This section is from the book "Modern Buildings, Their Planning, Construction And Equipment Vol3", by G. A. T. Middleton. Also available from Amazon: Modern Buildings.
It is of the utmost importance that when cables have to be joined the joints should be most carefully made by skilled workmen. Bad joints may not become apparent at first, but sooner or later they are sure to do so, when the defect can often only be remedied by the destruction of elaborate decorations, such as frescoes or panelling.
Even in good work, when an installation proves faulty, the engineer always looks to the joints, and more frequently than not he discovers the fault by so doing.
Moreover, bad joints do not usually show themselves when tests are carried out upon the conductors, and it is always a wise plan, therefore, to have all the jointing work under the supervision of a thoroughly reliable man.
The method of jointing two lengths depends chiefly upon the size and construction of the cable.
To joint small wires of a single strand, the two ends are stripped of the protecting and insulating material to a length of about 2 inches each. The copper is thoroughly cleaned by scraping or rubbing with fine emery cloth, and the two ends are twisted together and soldered into a solid mass. The joint is then insulated by binding the stripped wire with two layers of pure rubber strip, and finally protected by a layer of prepared tape stuck on by means of rubber solution.
To joint a stranded cable of only 3 strands, the insulating material is cut back as with single wires, and the joint made in the same manner.
The method of jointing large stranded cables is different, and depends in some measure upon the number of the strands of which the cable is composed. Figs. 135 and 136 shows a joint between two cables composed of 7 strands each. The braiding is cut back to a distance of about 6 inches, and a shoulder is neatly formed with a sharp knife. The rubber insulation is also cut back and neatly tapered to a conical form about 1 1/2 inch in length. The copper wires are separated for a length of about 2 inches from the end, and carefully cleaned with emery cloth. The remainder of the exposed copper wires are twisted tightly together, and the central strand is cut out as close as possible to the point where the strands commence to separate, when the end of each cable will appear as shown in the upper part of Fig. 135. The strands are then "married"; that is to say, the separated strands of one cable are placed between the strands of the other cable, and the two twisted portions are pushed tightly together as shown in the lower part of Fig. 135. The separated strands of one cable are then twisted round the twisted strands, and vice versa, care being taken that the separated ends are twisted in the same direction as the twisted strands which they overlap. The joint now assumes the appearance shown in the upper part of Fig. 136, and is now ready for soldering. This should be performed rapidly, so that the insulation on either side of the joints may be affected as little as possible. Care should be taken that the solder thoroughly permeates the whole joint. Soldering is best performed with a soldering iron of good size, with a groove near the end of the bit in which the wires are placed during the soldering process. The joint is then laid in the groove, and resin is sprinkled upon it and the end of a strip of solder is placed upon that; the solder melts immediately and permeates the whole joint if the soldering iron is at the correct temperature. No other flux but resin should be used, as others, such as acid or "killed-spirit," cause the copper to corrode. When the joint has cooled any irregularities should be trimmed off with a file. The joint is then insulated in the following manner: - Rubber solution is thoroughly rubbed over the exposed metal and insulation in not too large a quantity. Pure rubber strips are then tightly bound in at least two layers over the whole length of the joint, the layers being made to adhere by the application of a small quantity of rubber solution. In the best work six layers are employed. A small quantity of rubber solution is applied to the outer layer of rubber strip, to cause the subsequent protecting coat of tape to adhere to it. This tape is specially prepared for the purpose, and is applied in two layers thoroughly amalgamated with rubber solution. The application of rubber solution well rubbed in to the outer layer of tape completes the joint, which then presents the appearance shown in the lower part of Fig. 136.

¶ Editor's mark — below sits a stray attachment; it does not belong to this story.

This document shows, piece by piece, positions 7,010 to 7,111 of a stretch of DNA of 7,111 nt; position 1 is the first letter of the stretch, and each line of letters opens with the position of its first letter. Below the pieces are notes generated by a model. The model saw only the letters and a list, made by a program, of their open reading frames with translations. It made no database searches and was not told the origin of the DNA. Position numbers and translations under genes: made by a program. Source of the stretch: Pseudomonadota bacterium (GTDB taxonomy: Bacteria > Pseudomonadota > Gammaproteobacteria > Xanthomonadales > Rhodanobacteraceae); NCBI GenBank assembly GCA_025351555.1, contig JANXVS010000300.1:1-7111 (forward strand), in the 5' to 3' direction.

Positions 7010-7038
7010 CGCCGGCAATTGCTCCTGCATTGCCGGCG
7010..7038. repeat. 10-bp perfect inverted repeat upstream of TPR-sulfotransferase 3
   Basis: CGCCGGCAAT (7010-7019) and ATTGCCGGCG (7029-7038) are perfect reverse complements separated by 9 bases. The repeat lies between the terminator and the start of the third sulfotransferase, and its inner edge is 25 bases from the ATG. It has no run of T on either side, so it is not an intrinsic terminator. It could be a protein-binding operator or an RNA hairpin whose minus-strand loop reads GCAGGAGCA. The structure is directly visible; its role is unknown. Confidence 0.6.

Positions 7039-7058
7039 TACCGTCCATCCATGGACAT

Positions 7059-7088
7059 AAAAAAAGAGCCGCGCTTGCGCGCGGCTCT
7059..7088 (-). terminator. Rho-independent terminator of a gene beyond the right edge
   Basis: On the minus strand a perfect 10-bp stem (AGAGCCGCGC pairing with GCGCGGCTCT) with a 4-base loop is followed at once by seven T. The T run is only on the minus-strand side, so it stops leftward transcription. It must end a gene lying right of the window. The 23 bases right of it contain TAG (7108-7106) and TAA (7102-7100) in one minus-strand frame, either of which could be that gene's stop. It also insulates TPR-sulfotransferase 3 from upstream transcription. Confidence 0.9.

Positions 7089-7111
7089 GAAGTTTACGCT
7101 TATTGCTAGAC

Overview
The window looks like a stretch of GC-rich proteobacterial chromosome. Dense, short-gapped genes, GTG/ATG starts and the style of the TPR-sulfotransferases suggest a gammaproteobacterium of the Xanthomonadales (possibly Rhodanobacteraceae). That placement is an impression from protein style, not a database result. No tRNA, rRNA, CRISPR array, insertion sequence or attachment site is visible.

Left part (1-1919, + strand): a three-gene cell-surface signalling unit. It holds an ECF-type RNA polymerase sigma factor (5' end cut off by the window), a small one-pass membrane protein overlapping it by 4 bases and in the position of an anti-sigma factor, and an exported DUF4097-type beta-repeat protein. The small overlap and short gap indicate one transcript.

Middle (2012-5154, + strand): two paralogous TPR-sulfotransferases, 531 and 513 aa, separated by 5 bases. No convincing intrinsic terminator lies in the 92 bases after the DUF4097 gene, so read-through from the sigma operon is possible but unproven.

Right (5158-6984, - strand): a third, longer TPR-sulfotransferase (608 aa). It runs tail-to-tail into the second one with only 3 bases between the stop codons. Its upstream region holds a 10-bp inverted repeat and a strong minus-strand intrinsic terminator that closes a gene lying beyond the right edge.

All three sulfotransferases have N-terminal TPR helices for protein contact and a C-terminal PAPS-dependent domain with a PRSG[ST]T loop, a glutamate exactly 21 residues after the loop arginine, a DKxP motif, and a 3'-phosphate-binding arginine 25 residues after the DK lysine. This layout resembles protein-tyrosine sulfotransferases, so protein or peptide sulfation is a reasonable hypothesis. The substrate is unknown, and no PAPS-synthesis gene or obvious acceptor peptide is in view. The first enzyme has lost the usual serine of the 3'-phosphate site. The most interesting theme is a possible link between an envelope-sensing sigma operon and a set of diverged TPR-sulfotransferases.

When cables consisting of a large number of strands are to be jointed it is found that these strands, by virtue of their number, become very unruly in the process of marrying. They are therefore bound together with fine copper wire at the points where the strands begin to separate.
When a tee joint is to be made in single wires, about 2 inches of the main cable and 2 inches of the branch cable are bared, the insulating material being treated as before described. The wires are cleaned, and about 1 inch of the branch is wound round the main cable, and soldered to it at the extreme end. It is found that if the whole coil of wire is soldered it becomes too stiff and brittle to permit the rubber strip to be bound round it or to enable the wires to be drawn into casing (see Fig. 137).
To join stranded cables in the tee form, about 5 inches of the main cable and 7 inches of the branch cable are bared. About 2 inches of the branch cable is twisted up, and the remainder of the exposed strands are divided into the form of a Y and laid side by side so as to form two flat strips, as shown at A, Fig. 138. The two horns of the Y are then wrapped round the main cables in opposite directions, as shown at B.